By admin | January 26, 2010
By Richard Allen
In recent days the suddenly new and improved, fan-friendly NASCAR has announced that they are replacing the rear wing of the Car of Tomorrow with a blade spoiler, they are doing away with the no bump-drafting rule on restrictor plate tracks and they are going to let the drivers show some personality.
These changes come along with the previously announced plans to fix the start times of races at an earlier and more consistent hour.
While these changes are noteworthy for an organization not known for admitting its mistakes, there is still much to be done.
Yesterday, I wrote about the need for change on the Car of Tomorrow. That vehicle is possibly the most despised part of modern day NASCAR by long time fans. And if the CoT is not the most despised piece of the new NASCAR, then the Chase for the Championship is.
After the 2003 season in which Matt Kenseth had the title locked up well before the season was over NASCAR decided they wanted the championship battle to go down to the last lap of the last race. To assure that they instituted a so called playoff type system known as the Chase for the Championship.
Drivers now race, or rather accumulate points, over the course of the first 26 races. After that point, the top-12 are locked into the â€˜playoffâ€™ which determines the season champion over the course of the last ten races.
When I first heard of this idea I thought it was the dumbest thing I had ever heard. But then, Iâ€™ll admit that I became very much intrigued by the Chase. After the first year it was used when Kurt Busch, Jimmie Johnson and Jeff Gordon battled right to the last lap of the last race it seemed as though NASCAR had found a winner.
However, what has happened since has been that teams have figured out how to play the game. Since a teamâ€™s success or failure over the course of a season is based on whether or not they make the Chase, drivers begin points racing right from the very outset of the season. Where there was once a system in which one driver, such as Kenseth in 2003, coasted to the finish over the course of a few races to add up points, there is now a system in which 43 drivers are coasting for points all throughout the first 26 races.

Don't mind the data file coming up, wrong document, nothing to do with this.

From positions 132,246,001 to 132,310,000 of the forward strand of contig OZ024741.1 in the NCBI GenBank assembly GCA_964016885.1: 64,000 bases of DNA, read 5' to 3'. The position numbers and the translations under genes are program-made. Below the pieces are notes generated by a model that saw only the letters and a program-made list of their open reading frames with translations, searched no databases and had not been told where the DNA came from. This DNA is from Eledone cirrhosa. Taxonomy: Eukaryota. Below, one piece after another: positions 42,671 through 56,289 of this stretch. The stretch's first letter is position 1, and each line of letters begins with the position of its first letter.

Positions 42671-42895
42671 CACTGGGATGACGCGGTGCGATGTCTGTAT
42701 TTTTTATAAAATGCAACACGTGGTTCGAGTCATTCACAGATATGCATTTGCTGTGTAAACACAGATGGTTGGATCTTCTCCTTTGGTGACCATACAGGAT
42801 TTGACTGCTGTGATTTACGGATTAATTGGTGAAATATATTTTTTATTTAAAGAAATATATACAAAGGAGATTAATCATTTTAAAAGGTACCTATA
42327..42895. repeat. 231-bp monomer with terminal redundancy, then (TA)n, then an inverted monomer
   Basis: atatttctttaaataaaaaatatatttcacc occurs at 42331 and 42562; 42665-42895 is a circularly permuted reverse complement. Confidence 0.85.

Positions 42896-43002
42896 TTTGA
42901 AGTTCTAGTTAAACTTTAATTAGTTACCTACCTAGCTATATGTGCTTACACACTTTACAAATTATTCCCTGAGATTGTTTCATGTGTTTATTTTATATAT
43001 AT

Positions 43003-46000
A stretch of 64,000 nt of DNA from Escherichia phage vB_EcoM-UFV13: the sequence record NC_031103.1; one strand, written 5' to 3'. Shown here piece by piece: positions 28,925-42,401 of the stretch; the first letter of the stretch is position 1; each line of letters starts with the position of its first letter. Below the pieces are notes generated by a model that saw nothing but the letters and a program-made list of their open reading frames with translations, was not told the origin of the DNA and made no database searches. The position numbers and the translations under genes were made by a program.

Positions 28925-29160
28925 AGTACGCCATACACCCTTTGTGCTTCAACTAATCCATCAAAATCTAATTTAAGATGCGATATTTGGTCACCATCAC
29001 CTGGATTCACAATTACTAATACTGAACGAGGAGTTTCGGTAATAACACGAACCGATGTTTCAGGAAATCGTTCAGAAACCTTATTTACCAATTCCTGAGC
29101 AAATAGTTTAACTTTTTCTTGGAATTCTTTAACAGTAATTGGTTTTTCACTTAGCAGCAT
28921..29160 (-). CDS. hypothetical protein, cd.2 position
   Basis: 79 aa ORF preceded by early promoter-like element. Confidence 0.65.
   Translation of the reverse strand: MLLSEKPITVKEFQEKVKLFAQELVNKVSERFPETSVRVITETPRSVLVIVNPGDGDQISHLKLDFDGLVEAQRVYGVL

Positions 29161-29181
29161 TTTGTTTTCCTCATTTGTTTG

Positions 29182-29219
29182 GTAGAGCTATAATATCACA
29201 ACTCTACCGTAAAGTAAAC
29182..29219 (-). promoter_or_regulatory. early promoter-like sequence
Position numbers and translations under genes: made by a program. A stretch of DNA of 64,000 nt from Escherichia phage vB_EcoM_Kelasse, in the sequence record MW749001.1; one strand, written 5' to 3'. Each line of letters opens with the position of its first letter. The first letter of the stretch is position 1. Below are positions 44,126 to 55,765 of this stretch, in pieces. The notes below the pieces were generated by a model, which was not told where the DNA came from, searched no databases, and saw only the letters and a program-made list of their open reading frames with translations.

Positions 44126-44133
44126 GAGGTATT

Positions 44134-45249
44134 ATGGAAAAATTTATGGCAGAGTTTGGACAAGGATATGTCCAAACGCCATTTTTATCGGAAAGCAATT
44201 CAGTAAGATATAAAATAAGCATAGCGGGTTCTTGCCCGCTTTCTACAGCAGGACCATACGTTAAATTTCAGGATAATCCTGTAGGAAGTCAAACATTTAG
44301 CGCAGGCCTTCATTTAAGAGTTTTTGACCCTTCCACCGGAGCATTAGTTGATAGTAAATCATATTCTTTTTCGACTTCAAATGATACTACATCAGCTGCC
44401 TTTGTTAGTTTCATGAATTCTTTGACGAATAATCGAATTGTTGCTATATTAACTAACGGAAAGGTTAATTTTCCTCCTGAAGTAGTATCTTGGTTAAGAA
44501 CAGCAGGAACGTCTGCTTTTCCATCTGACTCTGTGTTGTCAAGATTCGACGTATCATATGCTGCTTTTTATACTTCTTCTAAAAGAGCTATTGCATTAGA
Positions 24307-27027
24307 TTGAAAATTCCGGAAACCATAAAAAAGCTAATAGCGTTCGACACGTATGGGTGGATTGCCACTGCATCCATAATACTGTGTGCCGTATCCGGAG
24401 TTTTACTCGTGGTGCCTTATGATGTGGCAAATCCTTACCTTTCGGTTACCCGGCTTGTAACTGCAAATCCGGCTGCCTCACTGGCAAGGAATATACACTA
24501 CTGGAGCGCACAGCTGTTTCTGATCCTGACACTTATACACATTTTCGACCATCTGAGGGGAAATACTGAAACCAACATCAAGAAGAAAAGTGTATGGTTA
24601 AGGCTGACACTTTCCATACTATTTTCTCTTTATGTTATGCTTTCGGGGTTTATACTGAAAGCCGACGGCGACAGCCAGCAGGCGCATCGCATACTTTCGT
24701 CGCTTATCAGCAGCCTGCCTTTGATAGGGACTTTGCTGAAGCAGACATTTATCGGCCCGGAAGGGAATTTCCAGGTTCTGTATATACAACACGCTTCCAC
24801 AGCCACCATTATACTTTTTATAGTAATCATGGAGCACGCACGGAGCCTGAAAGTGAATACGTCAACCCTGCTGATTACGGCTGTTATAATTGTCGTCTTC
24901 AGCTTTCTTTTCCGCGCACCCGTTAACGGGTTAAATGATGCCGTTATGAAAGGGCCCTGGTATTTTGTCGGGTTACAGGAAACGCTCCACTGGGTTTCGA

To create drama over the last ten races, NASCAR has destroyed the first 26 races.
Throughout its history NASCAR has often been criticized for not placing enough emphasis on winning. Consistency has always been key in the sport. Under the old points system a driver could win a season championship by essentially 5th placing his way to the title. However, once eliminated from real contention, or after having fallen behind by a significant number, the other drivers had nothing to do other than race for wins.
Now, drivers always feel as though they have a chance at a championship as long as they can stay near the top-12 in the standings, even after falling far behind. Consider this, approximately one-third of the field in any given event are racing for points and trying to position themselves in the top-12 of the standings rather than placing emphasis on winning the race itself.
When NASCAR talks of changes they are making for the betterment of the sport they are really talking about superficial changes they are making in the hopes of fooling enough people to coax them back into the grandstands and to their televisions. A spoiler, the allowance of bump drafting and earlier start times are nice and they are changes that needed to be made. However, they are not changes that get at the root of why people are moving away from this sport in droves.
NASCAR needs a points system that will create racing for wins, not racing for points. Drivers are far too content to settle rather than risk. There needs to be a reason for them to take risks.
Richard Allen is a member of the National Motorsports Press Association. His weekly columns appear in The Mountain Press and the Knoxville Journal.
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